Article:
Approaching completion, Jean Nouvel’s new luxury residences at 100 11th have been masterfully crafted from the inside and out. The 23-story tower, located at 19th St and West Side Highway, faces the IAC/InterActive Corporation headquarters designed by Frank Gehry. Both buildings, bound by the Hudson River to the west and the High Line to the east, provide a new chapter to the ever-changing story of Chelsea’s design district.
The most dynamic views of 100 11th, referred to as the “Vision Machine” by Jean Nouvel, can be taken in from the south via the High Line, or the west – even from across the Hudson. These are the sides which the highly engineered glass curtain wall, the most technologically advanced ever constructed in NYC, wraps tightly around the black brick building. Made up of approximately 1647 window panes varying in both size and inclination, these façades shift throughout the day depending on the location of the sun. The photograph below was taken from the High Line at sunset, with its mosaic-like screen capturing and reflecting the fragmented, nuanced, changing life of New York City.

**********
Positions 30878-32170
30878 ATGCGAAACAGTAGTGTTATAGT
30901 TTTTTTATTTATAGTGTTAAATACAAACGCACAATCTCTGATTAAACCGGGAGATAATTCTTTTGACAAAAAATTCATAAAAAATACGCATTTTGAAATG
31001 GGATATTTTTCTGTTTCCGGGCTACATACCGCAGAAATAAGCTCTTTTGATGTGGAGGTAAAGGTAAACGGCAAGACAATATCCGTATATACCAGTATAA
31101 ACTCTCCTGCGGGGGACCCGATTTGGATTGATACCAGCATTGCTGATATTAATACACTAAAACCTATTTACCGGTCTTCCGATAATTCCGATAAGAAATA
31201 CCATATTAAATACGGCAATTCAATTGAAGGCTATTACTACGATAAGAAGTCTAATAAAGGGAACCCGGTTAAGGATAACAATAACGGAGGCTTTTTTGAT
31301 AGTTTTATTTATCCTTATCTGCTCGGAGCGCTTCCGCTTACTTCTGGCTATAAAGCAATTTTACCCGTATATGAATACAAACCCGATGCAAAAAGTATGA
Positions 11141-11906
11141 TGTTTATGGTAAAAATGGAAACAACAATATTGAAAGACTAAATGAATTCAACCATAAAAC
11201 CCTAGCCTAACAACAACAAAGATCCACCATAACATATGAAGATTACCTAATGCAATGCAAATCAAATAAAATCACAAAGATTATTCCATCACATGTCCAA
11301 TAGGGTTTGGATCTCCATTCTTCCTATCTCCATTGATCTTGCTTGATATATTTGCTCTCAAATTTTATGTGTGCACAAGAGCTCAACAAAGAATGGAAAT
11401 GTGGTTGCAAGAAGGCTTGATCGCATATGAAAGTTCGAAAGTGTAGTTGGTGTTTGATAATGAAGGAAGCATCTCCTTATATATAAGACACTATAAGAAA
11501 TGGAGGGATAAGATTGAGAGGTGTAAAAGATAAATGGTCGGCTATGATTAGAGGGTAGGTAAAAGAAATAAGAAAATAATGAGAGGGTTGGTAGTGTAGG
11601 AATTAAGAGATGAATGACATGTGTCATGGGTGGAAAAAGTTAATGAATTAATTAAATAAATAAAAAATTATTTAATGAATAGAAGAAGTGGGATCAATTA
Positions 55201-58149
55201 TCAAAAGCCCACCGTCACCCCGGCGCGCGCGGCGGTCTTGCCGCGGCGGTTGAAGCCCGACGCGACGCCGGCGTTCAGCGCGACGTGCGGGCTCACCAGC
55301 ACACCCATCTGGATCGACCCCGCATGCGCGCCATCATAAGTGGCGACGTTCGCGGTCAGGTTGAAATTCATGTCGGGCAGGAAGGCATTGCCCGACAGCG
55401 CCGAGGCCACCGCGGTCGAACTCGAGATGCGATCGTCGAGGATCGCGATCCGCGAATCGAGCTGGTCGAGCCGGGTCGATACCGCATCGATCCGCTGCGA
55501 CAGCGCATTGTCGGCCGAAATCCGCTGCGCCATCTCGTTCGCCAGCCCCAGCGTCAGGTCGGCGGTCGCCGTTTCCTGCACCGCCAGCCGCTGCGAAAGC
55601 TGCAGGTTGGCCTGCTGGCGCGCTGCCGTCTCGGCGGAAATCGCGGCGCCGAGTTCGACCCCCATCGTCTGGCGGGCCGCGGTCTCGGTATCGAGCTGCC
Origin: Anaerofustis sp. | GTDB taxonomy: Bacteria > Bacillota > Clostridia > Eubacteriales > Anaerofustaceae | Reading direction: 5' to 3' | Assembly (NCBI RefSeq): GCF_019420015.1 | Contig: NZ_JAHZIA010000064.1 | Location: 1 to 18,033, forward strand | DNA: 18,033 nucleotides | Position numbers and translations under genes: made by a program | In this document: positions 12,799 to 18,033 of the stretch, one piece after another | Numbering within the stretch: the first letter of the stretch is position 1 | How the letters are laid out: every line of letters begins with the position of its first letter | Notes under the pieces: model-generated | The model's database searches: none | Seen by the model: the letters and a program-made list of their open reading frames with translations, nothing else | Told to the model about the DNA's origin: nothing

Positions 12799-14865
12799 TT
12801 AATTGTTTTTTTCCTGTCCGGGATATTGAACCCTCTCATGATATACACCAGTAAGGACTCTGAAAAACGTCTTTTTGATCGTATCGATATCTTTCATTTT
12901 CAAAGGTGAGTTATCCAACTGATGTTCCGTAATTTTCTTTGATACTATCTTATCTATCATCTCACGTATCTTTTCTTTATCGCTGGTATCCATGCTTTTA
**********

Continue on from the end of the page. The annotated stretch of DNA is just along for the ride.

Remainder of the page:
By contrast, the north and east façades are made up of black brick referencing the masonry characteristics of West Chelsea’s industrial past. Punched windows, also varying in size and location, frame and highlight certain views of the city from within. While not yet occupied, every single residence at 100 11th will be connected to the south or west window wall, receiving a floor-to-ceiling stretch of natural light and urban energy.
View of 100 11th from the High Line
Window Wall via dezeen
View from Interior - via dezeen